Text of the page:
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Re: [groff] .SY/.YS, was: Duff's Device

From: G. Branden Robinson
Subject: Re: [groff] .SY/.YS, was: Duff's Device
Date: Wed, 27 Jun 2018 12:50:57 -0400
User-agent: NeoMutt/20170113 (1.7.2)

At 2018-06-27T16:13:09+0200, Ingo Schwarze wrote:
> Hi Branden,
> G. Branden Robinson wrote on Wed, Jun 27, 2018 at 09:16:18AM -0400:
> > I'm in the midst of preparing a commit to make sure all the groff
> > man pages have Synopsis sections that (1) use .SY and .YS (and .OP
> > where feasible),
> Must you really do that?

No one's got a gun to my head, but I plan to, and I've done most of the
work already.

Looking at the current state of the diff, I see that I'm changing 40
source pages[1], and of those, only 13[2] require conversion from raw
font-based markup to the more semantic .SY/.YS.

I admit that .OP is a problem.  It promises too much, given the multiple
conventions for option syntax in popular use.  It's good for options
that take no arguments, okay for options that take a mandatory argument
separated by whitespace, and painful for every other case (we have some
in pdfroff(1)).

But .SY/.YS does useful things; it turns off hyphenation, an advantage
you don't notice because in your ecosystem hyphenation is always off
anyway, and it indents the arguments to the command if they line-wrap,
which allows a pleasant and ergonomic visual effect and keeps man page
writers from trying to reinvent that wheel with \w tricks, or more
likely, very crude attempts at manual indentation which will not align
correctly on both terminal and typesetter output devices.

> I'm still hoping that at some point, we may be able to get the
> groff manual pages at least half-portable, even though that may
> still be a long way.  Use of .SY/.YS is a major step backwards.

My objectives do not include killing off the man macro package for
non-legacy purposes, at least not in favor of mdoc.  Yours do.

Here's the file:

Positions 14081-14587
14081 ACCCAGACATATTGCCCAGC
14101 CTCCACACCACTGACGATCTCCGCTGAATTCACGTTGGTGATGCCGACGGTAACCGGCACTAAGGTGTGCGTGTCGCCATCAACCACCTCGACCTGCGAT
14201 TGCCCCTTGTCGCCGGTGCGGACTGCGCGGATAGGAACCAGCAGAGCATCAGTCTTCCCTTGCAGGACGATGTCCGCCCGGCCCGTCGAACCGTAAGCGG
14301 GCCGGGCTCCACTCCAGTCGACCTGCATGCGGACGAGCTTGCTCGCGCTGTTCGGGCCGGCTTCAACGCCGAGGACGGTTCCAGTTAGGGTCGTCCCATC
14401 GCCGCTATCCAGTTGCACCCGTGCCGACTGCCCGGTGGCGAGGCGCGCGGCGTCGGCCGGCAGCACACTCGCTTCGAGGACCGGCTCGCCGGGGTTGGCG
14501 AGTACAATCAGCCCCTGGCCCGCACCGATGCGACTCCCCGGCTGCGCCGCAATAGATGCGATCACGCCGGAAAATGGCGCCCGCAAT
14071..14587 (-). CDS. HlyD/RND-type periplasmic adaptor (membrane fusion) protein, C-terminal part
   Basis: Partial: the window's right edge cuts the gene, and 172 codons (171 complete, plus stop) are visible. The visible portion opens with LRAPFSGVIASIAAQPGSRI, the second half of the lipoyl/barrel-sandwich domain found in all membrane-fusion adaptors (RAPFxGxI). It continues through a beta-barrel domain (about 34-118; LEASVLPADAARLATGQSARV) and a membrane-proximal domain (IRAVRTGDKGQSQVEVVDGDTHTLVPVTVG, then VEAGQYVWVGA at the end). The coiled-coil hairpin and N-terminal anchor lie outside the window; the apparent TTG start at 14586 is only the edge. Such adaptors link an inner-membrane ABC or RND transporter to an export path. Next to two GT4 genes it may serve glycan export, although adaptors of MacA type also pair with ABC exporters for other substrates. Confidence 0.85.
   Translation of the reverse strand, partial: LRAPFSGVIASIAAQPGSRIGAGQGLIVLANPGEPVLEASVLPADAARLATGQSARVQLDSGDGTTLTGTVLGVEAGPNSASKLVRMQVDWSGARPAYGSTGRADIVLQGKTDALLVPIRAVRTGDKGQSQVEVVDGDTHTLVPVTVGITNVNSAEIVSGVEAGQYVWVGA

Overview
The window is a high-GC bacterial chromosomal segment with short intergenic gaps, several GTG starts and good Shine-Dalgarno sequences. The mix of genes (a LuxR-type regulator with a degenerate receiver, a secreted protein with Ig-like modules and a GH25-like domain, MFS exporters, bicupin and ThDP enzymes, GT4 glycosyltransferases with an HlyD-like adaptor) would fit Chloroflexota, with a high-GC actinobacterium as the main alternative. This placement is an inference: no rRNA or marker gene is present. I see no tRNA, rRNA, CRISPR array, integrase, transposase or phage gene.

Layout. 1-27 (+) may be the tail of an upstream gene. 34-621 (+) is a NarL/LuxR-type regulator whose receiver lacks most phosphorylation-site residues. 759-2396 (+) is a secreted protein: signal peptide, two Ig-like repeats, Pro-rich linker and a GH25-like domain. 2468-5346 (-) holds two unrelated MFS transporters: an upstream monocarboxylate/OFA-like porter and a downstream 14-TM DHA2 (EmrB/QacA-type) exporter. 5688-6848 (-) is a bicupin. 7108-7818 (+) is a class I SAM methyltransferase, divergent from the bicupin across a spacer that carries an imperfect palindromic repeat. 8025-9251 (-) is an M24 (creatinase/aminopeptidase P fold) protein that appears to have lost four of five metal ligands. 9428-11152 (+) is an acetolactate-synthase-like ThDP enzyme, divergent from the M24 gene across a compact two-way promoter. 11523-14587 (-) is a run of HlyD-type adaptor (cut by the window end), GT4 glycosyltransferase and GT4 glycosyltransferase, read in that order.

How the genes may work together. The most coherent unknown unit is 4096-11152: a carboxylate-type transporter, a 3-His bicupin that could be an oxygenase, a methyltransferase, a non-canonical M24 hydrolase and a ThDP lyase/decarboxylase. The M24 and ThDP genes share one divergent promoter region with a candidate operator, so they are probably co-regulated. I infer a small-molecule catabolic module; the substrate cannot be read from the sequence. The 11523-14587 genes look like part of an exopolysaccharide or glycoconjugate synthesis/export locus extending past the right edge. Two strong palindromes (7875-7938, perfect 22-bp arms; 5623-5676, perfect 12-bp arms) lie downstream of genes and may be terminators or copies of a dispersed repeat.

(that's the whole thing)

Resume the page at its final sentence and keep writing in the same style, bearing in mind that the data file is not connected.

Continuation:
Everything we do to make the man macro package less capable and
attractive to use than it already is--and it already has many design
problems and has proven too hard for many garden-variety developers to
use competently[3]--is going to become an argument by you to just write
in mdoc instead.  This is not conjecture; I've seen you do on it this
list, and up to a certain point I even support you doing it.

Heck, if Peter Schaffter were to propose rewriting all the man pages in
mom instead, I might even volunteer as a lieutenant.  :P

(You can ask me why, but that would be a separate discussion.)

I think we share a goal of getting good documentation in front of
people's eyes.  I think if mdoc were going to take over the world, it
would have happened already.  Michael Kerrisk has had an open invitation
in the man-pages project to be seduced away from man(7) for 14 years.

I'm not kidding.  In his man(7) page, he has the following passage:

"By sticking to the safe subset described above, it should be easier to
automate transitioning to a different reference page format in the

According to git blame, these lines have not been touched since 3
November of 2004.

I don't see an mdoc revolution coming.  Instead, we're limping along
with man(7).  But if we're going to limp, I want us to limp as
comfortably as possible.

Consequently, my goals are to make the groff man page corpus (1)
consistent and (2) a good example for man page authors to copy.  That's
why I've been trying to chop out custom macros, low-level requests, and
esoteric escape sequences--especially when these have been cargo-culted
in or been rendered no-ops by subsequent development.  See e.g., commit

The shorter path to consistency is to adopt .SY/.YS across the groff man
page corpus.  That has me changing 13 pages instead of 36 (by rough


[1] contrib/groffer/ is a template for several generated

[2] contrib/mm/

[3] For many years, as I recall, Linux ps had the worst man page I have
    ever seen in my life.  Worst not due to incompetence, but malice.
    I know this because the author/maintainer ranted on Debian mailing
    lists about it at the time.  He hated man(7), maybe hated *roff too,
    and deliberately wrote the page in a fit of Torvaldsian
    contrarianism, inverting every man page convention he could think
    of.  Mainly it was his users who suffered, hapless fools that they
    were to dare the command "man ps".  RMS might have missed an
    opportunity to recruit this gentleman to Texinfo advocacy, but the
    ps guy probably hated that, too.  Anyway, at some point in the early
    2000s, a less irascible maintainer took over and the modern Linux ps
    man page is a vast improvement.

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